Sunday, 27 July 2014
Once Upon a Time in Anatolia
Three police vans are roaming across the Anatolian landscape one night in search for a corpse. The convoy is overseen by Dr. Cemal, district attorney Nusret and police commissioner Naci, who listen to instructions of two suspects who confessed the murder of a man, but forgot where exactly they buried him. The vans thus travel at various locations, but do not find anything, so they stop by for a drink in a local village. In the morning, they manage to find the location and the corpse. They transport the corpse to the local hospital and stop the people from lynching the suspect. During the autopsy, Cemal ignores a finding of a cruel death and observes kids through the window.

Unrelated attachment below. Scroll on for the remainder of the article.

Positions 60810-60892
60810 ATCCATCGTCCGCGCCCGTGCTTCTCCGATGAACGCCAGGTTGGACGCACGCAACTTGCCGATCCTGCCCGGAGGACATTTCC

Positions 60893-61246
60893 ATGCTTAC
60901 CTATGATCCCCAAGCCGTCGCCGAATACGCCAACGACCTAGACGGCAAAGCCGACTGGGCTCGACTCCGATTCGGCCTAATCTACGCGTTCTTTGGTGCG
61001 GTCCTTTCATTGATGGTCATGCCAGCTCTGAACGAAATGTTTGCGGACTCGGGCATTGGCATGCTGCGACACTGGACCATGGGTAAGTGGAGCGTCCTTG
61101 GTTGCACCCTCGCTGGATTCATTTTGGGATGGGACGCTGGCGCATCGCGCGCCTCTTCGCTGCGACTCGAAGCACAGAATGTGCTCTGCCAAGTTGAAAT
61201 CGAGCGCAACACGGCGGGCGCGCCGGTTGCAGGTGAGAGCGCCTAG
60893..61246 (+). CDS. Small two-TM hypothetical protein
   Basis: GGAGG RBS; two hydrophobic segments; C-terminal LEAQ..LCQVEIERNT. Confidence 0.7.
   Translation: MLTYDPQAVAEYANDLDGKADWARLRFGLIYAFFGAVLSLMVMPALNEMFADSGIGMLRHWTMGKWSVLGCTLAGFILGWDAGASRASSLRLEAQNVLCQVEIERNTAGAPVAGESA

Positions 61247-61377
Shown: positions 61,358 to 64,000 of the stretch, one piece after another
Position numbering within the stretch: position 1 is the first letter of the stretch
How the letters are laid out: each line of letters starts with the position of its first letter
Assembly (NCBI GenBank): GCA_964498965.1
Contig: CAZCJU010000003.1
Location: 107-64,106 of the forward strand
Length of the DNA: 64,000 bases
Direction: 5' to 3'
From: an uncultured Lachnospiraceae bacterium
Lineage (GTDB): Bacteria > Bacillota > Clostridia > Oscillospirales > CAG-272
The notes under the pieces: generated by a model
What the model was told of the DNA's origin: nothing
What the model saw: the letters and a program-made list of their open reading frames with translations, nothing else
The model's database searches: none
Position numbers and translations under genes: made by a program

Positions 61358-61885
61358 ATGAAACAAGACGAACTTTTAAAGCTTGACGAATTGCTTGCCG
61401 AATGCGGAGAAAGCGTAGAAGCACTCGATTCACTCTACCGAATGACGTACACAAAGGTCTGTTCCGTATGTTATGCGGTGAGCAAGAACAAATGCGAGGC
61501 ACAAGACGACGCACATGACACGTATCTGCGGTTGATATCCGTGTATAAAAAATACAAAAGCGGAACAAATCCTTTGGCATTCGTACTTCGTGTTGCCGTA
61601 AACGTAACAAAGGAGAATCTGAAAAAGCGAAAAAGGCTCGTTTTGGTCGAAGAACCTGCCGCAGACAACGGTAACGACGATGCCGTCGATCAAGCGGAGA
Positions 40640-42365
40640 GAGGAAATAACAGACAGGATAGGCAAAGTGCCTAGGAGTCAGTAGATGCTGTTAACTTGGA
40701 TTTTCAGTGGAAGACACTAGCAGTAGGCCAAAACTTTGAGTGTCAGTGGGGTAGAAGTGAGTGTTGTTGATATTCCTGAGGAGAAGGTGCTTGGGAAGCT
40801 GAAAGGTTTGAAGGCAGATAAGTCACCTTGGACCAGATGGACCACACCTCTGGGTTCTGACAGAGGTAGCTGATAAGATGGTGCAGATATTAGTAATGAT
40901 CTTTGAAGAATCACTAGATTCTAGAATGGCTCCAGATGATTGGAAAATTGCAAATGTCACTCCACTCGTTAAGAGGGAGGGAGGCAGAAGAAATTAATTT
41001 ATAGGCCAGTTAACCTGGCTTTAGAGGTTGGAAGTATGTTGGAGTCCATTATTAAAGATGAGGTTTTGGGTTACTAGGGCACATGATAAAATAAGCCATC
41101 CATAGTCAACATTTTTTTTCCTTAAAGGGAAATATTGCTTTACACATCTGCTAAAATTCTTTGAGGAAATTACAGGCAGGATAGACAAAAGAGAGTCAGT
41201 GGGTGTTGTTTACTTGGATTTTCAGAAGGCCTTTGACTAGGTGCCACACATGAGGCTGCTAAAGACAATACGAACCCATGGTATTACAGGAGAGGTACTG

"Once Upon a Time in Anatolia" starts out great and refreshingly 'low key', since its first 50 minutes revolve only around three police vans straying across a provincial landscape, trying to pinpoint the place where two suspects allegedly buried a corpse - its minimalist touch, aesthetic mood (the cars drive at night), untypical situations (commissioner Naci wonders why the second police car is not moving in front of him, until the driver in it tells him that they should lead the convoy instead, because he is not familiar with the roads in the area) and wonderful shot compositions reach almost the heights of "Blood Simple" and easily give the film momentum. Unfortunately, instead of naturally continuing with such a strong vibe, "Anatolia" simply gives up and just spends the rest of the film in "empty walk": the next 50 minutes, where the police officers babble too much about nothing in the village, is already losing focus, while the last 50 minutes just waste the viewer's time since they do not add anything new to the overall narrative - the scenes of Dr. Cemal walking through the streets and the attorney talking endless, dry bureaucratic formalities about the corpse in the hospital are bland. The shot compositions in the second and third half are still good, but not great, nor that exciting to carry the whole film. Director Nuri Bilge Ceylan may have aimed at showing "24 hours in a local police station", and managed to give a good, cozy and unassuming little portrait of it, yet only the first "8 hours" were interesting enough to be up to the task.